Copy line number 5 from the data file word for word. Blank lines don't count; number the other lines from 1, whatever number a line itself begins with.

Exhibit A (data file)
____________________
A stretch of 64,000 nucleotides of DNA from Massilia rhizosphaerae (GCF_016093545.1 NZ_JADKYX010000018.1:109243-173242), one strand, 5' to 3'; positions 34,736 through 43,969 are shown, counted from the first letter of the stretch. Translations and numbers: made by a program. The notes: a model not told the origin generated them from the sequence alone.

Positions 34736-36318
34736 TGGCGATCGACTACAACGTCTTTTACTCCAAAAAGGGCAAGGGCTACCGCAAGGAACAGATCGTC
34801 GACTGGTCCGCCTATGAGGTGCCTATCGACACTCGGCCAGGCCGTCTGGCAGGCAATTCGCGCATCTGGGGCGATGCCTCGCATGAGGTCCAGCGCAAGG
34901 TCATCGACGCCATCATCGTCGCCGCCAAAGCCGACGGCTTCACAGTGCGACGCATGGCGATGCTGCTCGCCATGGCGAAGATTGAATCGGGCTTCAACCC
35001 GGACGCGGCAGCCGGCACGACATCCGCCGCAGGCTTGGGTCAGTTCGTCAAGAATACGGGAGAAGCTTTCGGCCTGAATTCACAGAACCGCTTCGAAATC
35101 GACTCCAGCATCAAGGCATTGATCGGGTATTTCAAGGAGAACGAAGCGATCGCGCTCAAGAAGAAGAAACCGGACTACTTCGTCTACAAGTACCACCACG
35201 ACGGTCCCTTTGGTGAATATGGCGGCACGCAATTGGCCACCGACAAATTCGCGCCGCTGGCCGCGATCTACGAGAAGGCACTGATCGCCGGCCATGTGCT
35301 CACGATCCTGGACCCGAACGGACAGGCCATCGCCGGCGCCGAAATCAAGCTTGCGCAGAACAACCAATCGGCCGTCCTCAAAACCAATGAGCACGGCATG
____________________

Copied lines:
34901 TCATCGACGCCATCATCGTCGCCGCCAAAGCCGACGGCTTCACAGTGCGACGCATGGCGATGCTGCTCGCCATGGCGAAGATTGAATCGGGCTTCAACCC